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Need Guidance with class.

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pjbatglen

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I have signed up to teach a rocket building class for the local recreation comission in October. I will have at least three kids, but no more than 12 in the class. The age range will be 10 and over. My plan is to run the class over two consecative Saturdays. The first day will be for building the second will the launch day.
It was my hope that they would have the rocket completed by the first day. But after reading some threads in TRF I think that this will be a bad idea. I remember reading that Flis did not have them complete the rocket at the class, but have them complete them at home. The fisrt class covered the basis of flight and basic building technics. After some tought I think that I will use that plan.
What I am looking for are any lessons plans that are available that I can use guidelines. I must admitt that I feel intimitated at the prospect of standing infront of a room full of kids. I fear that I might replace the Ben Stien as the yard stick to whitch all future bad teaches will be compared too.

So please give me guidance!!!:(
 

powderburner

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I can understand the thinking behind using classtime for a introduction, and then sending the kits home with the kids to be built on their own time. Sounds like a good plan. Then again, you will have to expect a percentage of kits that are mangled in transit or at home ("My little brother got hold of it!") and another percentage of kits that are mis-assembled.

I am not sure what is the better way, it probably depends on the maturity of the kids and on how much parental support they get at home.

Either way you do it, keep it ***simple***

You need to select/develop a beginner kit with the absolute minimum number of parts. Consider using nose-blow recovery (no chute, no streamer, no assembly problems, no attachment problems) or building a cheapo tower launcher for the class to use (no launch lugs, no placement problems, no alignment problems). If a plastic fin unit is available (no fin attachment, alignment, or placement problems) so much the better.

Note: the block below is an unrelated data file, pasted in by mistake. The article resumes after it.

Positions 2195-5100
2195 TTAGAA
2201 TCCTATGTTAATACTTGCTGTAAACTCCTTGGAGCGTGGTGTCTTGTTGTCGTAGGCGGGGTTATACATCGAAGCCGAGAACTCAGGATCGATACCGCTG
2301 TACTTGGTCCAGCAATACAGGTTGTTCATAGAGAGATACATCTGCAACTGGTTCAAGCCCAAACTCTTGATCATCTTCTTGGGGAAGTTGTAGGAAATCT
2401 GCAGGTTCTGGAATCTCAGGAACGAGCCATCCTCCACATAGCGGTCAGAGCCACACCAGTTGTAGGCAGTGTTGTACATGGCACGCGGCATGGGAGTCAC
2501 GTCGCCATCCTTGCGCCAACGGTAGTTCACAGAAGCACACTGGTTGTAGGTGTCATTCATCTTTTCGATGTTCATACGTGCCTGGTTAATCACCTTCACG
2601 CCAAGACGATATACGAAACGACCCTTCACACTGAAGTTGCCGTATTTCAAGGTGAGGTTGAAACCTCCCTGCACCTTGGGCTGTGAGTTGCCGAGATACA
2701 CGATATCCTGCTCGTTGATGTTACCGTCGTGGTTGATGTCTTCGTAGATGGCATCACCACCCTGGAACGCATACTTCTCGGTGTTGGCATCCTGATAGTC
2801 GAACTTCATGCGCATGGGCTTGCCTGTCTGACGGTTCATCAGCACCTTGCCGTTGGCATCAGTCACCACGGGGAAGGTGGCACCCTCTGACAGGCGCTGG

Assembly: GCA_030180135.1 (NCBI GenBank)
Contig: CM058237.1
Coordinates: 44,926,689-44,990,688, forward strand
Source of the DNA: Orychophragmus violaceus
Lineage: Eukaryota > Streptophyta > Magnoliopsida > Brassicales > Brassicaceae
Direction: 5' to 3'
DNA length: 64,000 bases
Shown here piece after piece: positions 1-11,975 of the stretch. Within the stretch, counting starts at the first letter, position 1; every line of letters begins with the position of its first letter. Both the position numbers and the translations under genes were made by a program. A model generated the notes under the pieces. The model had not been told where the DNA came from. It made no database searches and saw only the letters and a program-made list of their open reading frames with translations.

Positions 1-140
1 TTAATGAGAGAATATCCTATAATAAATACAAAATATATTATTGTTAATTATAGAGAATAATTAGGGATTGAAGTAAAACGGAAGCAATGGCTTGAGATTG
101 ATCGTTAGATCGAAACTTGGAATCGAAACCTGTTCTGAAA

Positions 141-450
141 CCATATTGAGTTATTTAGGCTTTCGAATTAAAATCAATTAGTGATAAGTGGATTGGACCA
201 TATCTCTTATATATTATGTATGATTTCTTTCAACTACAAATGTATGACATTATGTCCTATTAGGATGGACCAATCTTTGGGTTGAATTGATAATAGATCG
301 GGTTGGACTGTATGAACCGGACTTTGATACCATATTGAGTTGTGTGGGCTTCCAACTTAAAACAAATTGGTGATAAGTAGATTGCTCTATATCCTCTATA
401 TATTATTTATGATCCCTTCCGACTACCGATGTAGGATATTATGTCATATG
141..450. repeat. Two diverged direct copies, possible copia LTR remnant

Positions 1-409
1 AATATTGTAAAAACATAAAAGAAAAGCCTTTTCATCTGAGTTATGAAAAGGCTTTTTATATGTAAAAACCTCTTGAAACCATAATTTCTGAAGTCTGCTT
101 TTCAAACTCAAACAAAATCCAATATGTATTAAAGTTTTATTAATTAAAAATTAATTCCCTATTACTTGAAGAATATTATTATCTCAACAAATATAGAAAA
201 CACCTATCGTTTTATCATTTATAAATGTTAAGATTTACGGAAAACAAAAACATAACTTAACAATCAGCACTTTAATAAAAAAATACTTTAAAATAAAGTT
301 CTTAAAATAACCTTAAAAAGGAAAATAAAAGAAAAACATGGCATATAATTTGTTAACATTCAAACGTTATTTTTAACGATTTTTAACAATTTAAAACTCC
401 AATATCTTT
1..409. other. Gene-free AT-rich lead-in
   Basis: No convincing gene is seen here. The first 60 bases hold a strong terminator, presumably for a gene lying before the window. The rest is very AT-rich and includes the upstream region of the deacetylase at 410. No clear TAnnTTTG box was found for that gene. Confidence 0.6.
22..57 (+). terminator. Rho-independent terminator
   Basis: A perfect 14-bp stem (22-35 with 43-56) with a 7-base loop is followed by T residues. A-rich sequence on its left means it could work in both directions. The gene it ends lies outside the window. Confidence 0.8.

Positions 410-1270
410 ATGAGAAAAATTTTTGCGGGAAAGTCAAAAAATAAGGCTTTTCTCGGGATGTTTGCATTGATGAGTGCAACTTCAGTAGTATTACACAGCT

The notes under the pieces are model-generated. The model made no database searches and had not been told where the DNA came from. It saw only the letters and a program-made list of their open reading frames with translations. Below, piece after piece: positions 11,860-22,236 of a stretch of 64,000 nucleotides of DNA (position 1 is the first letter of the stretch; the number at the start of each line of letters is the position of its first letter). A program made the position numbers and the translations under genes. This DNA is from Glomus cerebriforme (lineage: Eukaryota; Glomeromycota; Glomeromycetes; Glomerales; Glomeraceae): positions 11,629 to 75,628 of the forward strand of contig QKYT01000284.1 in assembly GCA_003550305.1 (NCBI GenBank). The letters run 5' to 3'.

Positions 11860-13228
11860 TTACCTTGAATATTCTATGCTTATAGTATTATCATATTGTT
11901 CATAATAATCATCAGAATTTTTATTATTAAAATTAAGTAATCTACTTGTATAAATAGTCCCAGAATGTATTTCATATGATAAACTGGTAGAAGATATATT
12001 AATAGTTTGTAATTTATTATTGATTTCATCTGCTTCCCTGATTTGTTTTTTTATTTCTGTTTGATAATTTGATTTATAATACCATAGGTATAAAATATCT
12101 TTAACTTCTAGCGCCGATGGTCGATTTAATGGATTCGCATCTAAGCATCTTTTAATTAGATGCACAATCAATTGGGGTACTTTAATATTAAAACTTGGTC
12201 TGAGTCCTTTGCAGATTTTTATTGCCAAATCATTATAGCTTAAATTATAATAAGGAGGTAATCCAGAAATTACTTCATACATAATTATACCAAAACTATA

Whatever you do, be sure to prepare a pile of fliers ahead of time. List some local stores that sell RTF starter specials, and point out that some stores have coupons and half-price sales. List some info sources on the internet (like TRF, of course!) If there is a local (school? church? hobby-shop-sponsored?) rocketry club, list some phone numbers or other contact info. Help the interested kids take the next step. This hobby of ours is mostly a mail-order kind of deal, and that one little bit of added complication is enough to deter most kids from proceeding unless you give them a little help in finding what to do next.
 

jetra2

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I have taught two rocketry classes to homeschoolers. I did the first one using Estes Alpha's with 6 students over a 4-5 week period, one day per week. That was successful, with all teaching and construction done during class. I mainly used the Estes Educator site for my materials.

The second rocketry class I taught was with my good friend and fellow TRF'er Eugene (eugenefl), and we taught this class to 10 students using Fliskits Rhino's over a 1 week period. We again mainly used the Estes Educator site, but this time we modified it a tad to make it more in-depth. You can see some of the pix from our class in this EMRR Review.

I would recommend using some Quest plastic rockets for this class and a bulk pack of A8-3's or A6-4's. This will get each kid a rocket and likely 2 motors or maybe 3. It will maximise the fun while minimizing the time involved for building and flight prep. You can find the kits at Hobbylinc among many other places.